There are efforts at the state and national level to find creative ways to finance ready-to-go projects that create jobs and improve water quality and habitats.


Summary of Substitute Bill:  An Interagency Council on Environmental and Forest Restoration is created within the Office of the Governor.  The 15 member council consists of the governor, who serves as chair, representatives of nine state agencies and representatives of tribes, labor, environmental groups, cities, and counties.  Non-agency members are not allowed to participate in funding decisions.  The council is to be staffed by the Department of Community Development.


A legislative intent is established to fund environmental and forest restoration projects through the operating and capital budgets during fiscal year 1994.  A process is established directing the governor to consider placing unanticipated federal funds into the environmental and forest restoration account or to direct agencies receiving federal funds to use those funds in a manner consistent with the criteria established in the bill.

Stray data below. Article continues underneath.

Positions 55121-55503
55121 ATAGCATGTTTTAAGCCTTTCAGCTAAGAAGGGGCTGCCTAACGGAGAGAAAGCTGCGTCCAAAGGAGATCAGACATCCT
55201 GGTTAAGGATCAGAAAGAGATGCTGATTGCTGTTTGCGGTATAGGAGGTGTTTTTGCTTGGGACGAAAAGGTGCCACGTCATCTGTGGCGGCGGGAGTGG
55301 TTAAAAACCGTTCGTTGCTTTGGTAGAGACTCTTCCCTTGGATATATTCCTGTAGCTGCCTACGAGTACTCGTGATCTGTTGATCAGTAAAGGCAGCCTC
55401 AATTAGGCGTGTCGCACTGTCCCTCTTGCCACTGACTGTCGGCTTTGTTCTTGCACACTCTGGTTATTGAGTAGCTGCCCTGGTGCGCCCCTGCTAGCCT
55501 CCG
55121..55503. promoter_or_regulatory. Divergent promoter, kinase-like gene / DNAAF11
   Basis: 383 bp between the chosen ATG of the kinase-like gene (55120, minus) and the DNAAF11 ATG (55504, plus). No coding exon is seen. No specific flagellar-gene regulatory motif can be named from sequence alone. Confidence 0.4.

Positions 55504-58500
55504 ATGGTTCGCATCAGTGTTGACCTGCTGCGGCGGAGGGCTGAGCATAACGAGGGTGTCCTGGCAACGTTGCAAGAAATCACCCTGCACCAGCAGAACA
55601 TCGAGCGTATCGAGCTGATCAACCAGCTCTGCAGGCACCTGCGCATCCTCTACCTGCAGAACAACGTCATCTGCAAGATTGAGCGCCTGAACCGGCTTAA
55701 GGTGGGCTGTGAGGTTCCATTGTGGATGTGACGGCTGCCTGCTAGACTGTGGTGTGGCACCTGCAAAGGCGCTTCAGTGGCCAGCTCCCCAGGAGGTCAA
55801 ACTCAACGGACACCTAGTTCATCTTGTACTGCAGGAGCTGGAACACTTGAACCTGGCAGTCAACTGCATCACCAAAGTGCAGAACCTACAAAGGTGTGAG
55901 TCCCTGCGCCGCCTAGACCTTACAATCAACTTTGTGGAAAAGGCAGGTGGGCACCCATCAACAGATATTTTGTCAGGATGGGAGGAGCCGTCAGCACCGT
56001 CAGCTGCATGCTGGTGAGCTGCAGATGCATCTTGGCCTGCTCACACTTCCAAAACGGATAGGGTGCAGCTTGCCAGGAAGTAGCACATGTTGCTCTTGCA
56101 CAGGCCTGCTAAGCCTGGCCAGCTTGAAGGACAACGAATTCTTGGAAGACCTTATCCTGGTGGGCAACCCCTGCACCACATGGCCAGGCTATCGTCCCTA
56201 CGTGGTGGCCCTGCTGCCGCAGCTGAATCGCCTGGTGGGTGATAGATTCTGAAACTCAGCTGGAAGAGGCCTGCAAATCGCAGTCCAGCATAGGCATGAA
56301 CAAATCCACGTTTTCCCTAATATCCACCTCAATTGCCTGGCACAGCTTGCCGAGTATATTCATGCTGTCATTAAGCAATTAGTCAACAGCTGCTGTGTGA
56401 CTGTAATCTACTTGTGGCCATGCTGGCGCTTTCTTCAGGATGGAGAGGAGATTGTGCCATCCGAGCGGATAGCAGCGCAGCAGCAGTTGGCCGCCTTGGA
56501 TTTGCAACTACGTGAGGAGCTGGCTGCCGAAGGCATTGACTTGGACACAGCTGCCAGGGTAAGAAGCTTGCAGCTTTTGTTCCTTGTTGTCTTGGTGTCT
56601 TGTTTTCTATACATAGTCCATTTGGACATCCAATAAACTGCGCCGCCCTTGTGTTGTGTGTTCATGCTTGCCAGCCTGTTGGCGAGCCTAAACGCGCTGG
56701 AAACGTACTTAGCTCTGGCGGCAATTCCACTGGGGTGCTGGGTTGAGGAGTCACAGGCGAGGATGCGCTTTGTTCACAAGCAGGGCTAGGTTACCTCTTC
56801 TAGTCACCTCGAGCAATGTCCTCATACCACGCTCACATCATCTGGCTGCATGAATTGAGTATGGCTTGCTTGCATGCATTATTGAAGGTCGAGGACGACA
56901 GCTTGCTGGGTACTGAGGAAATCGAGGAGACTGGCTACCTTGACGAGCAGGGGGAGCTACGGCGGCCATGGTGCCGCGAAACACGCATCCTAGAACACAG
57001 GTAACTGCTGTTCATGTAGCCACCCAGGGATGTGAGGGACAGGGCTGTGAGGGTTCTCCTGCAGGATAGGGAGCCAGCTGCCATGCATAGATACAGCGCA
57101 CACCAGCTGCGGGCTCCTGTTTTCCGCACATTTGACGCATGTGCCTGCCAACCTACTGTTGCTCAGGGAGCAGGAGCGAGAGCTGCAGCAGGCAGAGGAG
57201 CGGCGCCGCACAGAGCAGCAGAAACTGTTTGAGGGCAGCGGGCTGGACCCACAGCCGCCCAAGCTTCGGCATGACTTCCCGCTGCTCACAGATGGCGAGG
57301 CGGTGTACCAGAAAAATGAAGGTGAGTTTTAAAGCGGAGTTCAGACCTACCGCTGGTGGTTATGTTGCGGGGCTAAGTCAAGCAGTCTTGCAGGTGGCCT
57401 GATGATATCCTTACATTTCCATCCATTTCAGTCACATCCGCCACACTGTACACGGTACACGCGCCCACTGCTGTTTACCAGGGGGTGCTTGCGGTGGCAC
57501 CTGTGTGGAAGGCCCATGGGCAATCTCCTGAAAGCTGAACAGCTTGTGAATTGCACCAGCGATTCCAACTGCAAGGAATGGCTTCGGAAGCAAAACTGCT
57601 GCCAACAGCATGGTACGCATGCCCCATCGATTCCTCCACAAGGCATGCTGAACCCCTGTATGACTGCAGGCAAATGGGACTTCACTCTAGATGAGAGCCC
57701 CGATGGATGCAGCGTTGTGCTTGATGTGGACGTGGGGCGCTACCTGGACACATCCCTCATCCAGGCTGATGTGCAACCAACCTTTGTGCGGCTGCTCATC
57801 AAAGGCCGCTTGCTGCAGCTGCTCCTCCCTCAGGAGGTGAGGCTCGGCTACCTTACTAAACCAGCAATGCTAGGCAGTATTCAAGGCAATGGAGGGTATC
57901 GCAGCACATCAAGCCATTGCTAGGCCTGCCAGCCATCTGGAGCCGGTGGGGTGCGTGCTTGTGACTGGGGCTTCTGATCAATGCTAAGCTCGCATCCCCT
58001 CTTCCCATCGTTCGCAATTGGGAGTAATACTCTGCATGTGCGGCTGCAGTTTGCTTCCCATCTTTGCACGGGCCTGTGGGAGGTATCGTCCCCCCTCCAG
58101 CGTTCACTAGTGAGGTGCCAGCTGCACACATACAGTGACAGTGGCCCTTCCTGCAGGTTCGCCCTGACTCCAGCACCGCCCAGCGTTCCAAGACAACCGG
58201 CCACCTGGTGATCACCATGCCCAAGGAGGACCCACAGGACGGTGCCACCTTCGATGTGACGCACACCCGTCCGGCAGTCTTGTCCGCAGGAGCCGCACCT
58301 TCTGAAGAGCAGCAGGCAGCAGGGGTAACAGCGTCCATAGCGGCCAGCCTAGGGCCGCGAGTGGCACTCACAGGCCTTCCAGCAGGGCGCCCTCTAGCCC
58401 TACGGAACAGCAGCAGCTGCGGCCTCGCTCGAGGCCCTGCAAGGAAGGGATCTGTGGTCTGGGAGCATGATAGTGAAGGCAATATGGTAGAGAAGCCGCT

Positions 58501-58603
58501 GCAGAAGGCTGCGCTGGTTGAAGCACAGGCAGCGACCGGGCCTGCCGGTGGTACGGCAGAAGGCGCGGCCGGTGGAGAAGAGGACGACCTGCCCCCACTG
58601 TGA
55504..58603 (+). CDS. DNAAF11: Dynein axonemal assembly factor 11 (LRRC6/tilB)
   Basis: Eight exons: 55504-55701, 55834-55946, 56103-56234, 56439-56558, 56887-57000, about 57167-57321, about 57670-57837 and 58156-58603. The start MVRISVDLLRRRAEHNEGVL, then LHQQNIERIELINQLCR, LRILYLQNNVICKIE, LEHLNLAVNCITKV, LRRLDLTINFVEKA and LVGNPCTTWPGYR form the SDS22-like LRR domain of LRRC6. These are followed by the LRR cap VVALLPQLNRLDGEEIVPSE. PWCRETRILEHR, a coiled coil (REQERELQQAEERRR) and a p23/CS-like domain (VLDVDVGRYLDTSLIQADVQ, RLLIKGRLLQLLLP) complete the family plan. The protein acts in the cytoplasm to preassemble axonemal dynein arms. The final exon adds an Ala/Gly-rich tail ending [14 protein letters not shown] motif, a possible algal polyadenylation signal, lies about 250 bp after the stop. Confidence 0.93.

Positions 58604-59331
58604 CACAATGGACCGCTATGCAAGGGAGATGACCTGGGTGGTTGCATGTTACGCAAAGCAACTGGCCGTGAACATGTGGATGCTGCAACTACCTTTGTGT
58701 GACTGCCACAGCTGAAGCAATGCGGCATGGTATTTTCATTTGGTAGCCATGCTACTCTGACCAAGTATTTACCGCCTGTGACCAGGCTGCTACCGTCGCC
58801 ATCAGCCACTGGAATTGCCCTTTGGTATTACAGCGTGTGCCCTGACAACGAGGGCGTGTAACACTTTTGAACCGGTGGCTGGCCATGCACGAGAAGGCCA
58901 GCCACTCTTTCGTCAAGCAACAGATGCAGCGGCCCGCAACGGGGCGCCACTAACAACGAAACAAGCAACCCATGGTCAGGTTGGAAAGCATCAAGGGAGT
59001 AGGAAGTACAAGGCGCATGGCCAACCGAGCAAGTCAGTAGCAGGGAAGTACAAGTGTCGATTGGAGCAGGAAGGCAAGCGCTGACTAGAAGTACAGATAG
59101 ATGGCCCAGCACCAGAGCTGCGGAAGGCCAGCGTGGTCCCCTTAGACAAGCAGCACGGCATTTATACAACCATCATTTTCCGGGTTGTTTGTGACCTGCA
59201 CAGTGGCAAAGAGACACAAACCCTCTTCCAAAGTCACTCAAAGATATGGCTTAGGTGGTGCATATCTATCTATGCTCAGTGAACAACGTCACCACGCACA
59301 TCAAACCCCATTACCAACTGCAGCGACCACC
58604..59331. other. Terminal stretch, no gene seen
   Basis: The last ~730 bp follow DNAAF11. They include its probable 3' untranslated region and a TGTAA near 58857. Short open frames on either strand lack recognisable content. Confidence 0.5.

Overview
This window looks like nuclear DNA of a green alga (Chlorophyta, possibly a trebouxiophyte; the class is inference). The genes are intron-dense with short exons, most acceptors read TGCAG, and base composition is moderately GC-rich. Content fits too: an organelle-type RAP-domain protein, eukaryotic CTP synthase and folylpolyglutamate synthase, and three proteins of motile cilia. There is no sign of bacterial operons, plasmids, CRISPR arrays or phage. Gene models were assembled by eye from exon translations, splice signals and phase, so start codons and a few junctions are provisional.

The environment and forest restoration account is established in the state treasury.  The account is to be funded by principal and interest repayments, and through unspecified state and federal funds.  Money in the account is subject to legislative appropriation.  The Department of Community Development is to administer the account.  At least 10 percent of annual revenues are to be used for the Washington Conservation Corps.  No more than 3 percent can be used for administration.  State and local agencies, tribes, and private non-profit organizations are eligible for grants and loans from the account.  The account may not be used to hire permanent state employees.